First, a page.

This is a fine Testament release taken from the archives of Netherlands Radio and enshrines some magnificent Barbirolli performances in somewhat opaque sound. The Satie Gymnopedie's have a delicate and loving sound that reveal Sir John's deep and intrinsic love for the miniaturistic charm of these enchanting pieces. Britten's 'Sinfonia da Requiem' was another Barbirolli speciality and this is one of many recordings available. However it is intriguing to observe the special attention and alertness that the Concertgebouw players impart to the music that takes on an added grandeur. However it is the Dvořák Seventh that is the real highlight of the disc as it is a version to die for! Sir John handles the music with real imagery and heart-on-sleeve emotion that almost rivals Kertész and Sejna, my other preferred versions in this landmark work.
There are so many excellent recordings of Messiah that the addition of another only further complicates the decision for the listener, but having such an abundance of riches should be no cause for complaint. Hyperion's recording with Stephen Layton leading the choir Polyphony and the Britten Sinfonia is not among the flashiest or most star-studded, but it is immensely musically satisfying.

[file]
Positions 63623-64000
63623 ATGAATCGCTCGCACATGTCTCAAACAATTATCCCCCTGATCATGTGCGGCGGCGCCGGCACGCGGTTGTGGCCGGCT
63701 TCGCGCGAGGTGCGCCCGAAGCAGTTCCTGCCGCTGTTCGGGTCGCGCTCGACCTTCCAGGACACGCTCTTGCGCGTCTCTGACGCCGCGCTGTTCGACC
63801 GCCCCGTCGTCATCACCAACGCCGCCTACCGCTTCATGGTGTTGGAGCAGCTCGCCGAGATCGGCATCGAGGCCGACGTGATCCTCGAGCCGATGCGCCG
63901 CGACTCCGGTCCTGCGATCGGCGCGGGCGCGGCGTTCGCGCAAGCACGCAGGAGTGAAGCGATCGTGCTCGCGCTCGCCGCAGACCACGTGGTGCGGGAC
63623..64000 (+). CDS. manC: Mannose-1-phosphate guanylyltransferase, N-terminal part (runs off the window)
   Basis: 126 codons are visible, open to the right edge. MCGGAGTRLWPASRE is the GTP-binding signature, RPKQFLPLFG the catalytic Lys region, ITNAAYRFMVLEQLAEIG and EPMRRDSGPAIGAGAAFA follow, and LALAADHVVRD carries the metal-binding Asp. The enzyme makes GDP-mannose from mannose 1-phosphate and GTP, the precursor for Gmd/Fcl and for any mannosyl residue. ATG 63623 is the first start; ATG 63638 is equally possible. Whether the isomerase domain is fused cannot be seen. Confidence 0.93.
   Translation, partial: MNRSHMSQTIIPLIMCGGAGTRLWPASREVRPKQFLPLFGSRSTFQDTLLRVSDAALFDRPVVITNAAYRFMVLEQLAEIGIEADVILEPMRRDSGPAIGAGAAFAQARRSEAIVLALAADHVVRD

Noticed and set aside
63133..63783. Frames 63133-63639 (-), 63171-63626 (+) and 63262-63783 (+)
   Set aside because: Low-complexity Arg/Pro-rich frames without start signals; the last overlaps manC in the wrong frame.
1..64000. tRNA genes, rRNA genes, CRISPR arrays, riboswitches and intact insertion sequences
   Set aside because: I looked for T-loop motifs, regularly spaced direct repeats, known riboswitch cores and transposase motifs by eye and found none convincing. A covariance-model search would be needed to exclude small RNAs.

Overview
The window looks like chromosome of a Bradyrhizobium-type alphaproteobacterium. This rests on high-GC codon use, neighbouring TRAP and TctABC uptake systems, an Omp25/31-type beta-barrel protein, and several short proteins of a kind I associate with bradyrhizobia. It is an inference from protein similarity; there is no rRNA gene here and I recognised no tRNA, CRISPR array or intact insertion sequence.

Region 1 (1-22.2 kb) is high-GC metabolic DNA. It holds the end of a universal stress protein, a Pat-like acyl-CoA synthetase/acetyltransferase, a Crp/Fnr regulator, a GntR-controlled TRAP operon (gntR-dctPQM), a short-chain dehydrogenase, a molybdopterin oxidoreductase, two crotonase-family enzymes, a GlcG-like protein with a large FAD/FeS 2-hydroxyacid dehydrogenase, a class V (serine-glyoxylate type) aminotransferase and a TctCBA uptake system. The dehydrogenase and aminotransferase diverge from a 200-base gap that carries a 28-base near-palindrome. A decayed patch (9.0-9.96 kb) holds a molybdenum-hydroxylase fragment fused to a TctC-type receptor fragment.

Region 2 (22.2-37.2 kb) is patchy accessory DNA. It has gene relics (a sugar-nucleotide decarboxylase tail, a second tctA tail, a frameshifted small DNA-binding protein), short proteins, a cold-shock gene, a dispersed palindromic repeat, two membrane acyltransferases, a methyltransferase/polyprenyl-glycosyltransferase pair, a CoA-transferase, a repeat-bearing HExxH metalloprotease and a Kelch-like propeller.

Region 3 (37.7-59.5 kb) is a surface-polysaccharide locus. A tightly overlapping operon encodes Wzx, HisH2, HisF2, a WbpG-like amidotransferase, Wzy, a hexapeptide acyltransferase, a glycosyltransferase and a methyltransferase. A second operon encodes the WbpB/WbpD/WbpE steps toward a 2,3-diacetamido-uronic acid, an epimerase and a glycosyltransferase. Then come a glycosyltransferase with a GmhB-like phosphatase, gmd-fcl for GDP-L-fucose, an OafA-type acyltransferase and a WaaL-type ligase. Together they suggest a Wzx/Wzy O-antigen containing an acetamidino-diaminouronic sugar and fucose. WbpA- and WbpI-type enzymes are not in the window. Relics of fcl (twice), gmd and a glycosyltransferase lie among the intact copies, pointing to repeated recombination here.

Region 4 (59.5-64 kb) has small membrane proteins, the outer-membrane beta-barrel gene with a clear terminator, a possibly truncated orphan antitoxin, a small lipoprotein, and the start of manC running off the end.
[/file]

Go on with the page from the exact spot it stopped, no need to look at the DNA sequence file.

Breathtaking virtuosity flows seamlessly with expansive lyrical passages and fiendish passagework in this commanding performance by Arabella Steinbacher of the restless and technically demanding violin concertos of Britten and Hindemith in this new release from PENTATONE, with the Rundfunk-Sinfonieorchester Berlin conducted by Vladimir Jurowski.
This Collector's Edition presents a challenge to reviewers. There's so much of it. I could never do it any sort of justice if I approached this as if reviewing a smaller set. This, after all, comprises 37 CDs. As it is all I have been able to do is to sample, reminisce about known recordings and write around the subject. With this caveat stated, let's make a start.
There are three principal strands of Britten recordings. These are broadly tied into and defined by record companies, artists and eras. First we have Britten recording Britten for Decca.
The cult figure Moondog, who performed on the streets of New York for over 30 years, meshed jazz, classical, Native American rhythms and poetry. With a lifelong fascination for the strict rules of canon-writing, and dubbed the father of minimalism, he composed more than eighty symphonies, three hundred rounds, countless percussion, organ and piano pieces, scores for brass bands and string orchestras, and five books called The Art of the Canon. Joanna MacGregor's stunning new arrangements of fourteen of Moondog's most famous pieces are re-imaginings for larger forces, with a spectacular line-up of some of today's most cutting-edge jazz musicians, along with the brilliant Britten Sinfonia. Radically rewritten, each track retains Moondog's irresistible trademarks - short and snappy, of the street, melodic and joyful, and characterized by a pounding beat.